While Europe plays tug of war at the borders, the lives of migrants and refugees seem to be ever less valued. On Tuesday, Médecins Sans Frontières (MSF) accused Europe of “orchestrating” a humanitarian disaster by tightening border controls. “A crisis of human suffering is being created at Europe’s borders, with thousands of people risking life and limb to reach safety in Europe left with little or no assistance,” MSF said in a statement. “The deteriorating situation is not due to unmanageable numbers of migrants and refugees. It is a direct result of chronic shortcomings in the European Union’s policies in handling the new arrivals. Member states spend their time talking about closing borders, building fences, and issuing threatening ultimatums to each other. That will not stop people coming, and will just undermine any collaborative efforts to assist people in need.”

The European Council will hold crucial talks on June 25 and 26 in Brussels to once again address the burgeoning problem. At the top of the agenda are quotas, which the European Commission hopes to introduce to resettle more than 40,000 migrants from Italy and Greece, although almost no member states except Italy and Greece agree with the plan.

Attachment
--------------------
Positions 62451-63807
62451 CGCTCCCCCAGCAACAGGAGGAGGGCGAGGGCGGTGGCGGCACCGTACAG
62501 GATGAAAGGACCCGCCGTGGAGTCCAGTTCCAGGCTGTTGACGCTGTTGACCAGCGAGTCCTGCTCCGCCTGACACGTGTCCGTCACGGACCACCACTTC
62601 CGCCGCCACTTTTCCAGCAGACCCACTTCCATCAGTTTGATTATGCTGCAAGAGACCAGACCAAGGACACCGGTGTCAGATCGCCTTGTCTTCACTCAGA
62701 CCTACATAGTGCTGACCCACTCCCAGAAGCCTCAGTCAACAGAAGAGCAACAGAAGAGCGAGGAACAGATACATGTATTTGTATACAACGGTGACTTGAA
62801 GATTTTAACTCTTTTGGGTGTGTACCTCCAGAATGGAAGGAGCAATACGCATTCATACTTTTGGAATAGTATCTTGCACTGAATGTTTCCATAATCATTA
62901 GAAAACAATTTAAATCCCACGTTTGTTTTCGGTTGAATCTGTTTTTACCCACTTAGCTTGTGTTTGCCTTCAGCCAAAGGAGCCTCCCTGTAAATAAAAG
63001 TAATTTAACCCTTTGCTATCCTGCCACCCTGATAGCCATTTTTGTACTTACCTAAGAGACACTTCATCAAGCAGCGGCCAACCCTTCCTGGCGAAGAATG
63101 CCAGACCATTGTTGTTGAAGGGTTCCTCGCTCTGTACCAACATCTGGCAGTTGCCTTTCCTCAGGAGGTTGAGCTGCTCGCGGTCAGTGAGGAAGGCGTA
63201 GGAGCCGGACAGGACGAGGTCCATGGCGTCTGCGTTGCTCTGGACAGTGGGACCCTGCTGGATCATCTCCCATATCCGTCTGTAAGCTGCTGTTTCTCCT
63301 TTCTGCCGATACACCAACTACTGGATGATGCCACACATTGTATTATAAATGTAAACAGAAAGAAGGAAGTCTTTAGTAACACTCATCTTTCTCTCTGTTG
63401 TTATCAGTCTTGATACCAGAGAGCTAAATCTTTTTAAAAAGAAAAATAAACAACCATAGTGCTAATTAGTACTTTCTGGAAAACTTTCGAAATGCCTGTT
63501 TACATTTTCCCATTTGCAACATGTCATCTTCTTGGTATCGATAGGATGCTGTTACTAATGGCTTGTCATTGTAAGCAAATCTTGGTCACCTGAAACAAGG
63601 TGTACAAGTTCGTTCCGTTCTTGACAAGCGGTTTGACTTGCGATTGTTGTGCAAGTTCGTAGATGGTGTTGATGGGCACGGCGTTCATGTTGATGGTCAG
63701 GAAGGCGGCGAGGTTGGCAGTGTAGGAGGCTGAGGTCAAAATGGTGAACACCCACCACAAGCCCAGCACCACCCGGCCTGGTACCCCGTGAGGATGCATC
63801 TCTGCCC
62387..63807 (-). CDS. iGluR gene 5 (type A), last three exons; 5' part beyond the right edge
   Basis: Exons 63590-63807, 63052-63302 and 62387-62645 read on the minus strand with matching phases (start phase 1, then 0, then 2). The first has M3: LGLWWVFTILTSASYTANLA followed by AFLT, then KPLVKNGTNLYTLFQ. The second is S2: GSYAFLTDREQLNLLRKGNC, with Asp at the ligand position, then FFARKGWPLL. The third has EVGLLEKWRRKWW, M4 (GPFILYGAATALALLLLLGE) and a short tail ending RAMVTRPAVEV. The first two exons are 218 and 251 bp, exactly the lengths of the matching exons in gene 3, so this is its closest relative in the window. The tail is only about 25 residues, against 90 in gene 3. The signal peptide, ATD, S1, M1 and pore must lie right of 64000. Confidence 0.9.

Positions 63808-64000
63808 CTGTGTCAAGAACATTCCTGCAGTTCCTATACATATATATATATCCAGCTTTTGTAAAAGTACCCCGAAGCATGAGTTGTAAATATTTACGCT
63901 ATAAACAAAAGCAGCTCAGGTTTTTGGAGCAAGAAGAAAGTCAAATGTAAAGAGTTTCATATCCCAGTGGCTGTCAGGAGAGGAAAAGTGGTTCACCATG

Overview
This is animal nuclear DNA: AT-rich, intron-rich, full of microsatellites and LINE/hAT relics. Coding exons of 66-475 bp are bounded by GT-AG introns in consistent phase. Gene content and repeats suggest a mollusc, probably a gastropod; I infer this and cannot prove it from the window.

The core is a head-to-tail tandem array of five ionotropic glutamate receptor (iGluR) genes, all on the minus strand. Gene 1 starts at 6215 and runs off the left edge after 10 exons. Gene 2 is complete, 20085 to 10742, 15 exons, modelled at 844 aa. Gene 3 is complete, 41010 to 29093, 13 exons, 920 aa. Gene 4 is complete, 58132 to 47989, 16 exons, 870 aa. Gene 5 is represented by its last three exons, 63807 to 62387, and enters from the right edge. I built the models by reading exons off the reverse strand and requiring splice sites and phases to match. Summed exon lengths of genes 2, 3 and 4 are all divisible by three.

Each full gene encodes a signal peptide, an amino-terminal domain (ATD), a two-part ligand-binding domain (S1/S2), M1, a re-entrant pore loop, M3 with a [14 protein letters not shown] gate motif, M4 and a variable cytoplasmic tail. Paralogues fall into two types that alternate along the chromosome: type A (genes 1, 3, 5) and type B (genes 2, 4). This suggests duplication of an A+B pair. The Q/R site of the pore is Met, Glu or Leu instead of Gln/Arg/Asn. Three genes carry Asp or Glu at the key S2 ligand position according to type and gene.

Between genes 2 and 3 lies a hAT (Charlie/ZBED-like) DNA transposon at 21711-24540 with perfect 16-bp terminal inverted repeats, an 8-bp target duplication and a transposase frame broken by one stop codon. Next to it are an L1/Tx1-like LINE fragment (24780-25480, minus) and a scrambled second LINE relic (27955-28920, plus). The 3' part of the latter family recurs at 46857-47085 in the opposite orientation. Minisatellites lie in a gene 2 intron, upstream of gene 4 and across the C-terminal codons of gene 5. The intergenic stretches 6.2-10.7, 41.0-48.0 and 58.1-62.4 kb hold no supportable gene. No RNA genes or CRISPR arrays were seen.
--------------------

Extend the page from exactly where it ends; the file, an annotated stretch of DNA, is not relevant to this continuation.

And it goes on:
On Monday, the European Union also launched a joint naval operation in the Mediterranean to provide surveillance of the trafficking rings that run between Libya and Europe. According to the Associated Press, five Italian-led naval units, two submarines, three maritime surveillance planes, two drones, and two helicopters will take part in the operation that is not intended to target the smugglers ships, but to collect information intended to stop them. Italy’s Defense Minister Roberta Pinotti welcomed the EU operation. “Until today what we were doing it alone,” she said.

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Refugee agencies estimate that more than 100,000 people have made it to Europe through various routes so far this year. More than 2,000 are thought to have died. And still, despite the long and dangerous road ahead, the boats with their human cargo keep coming.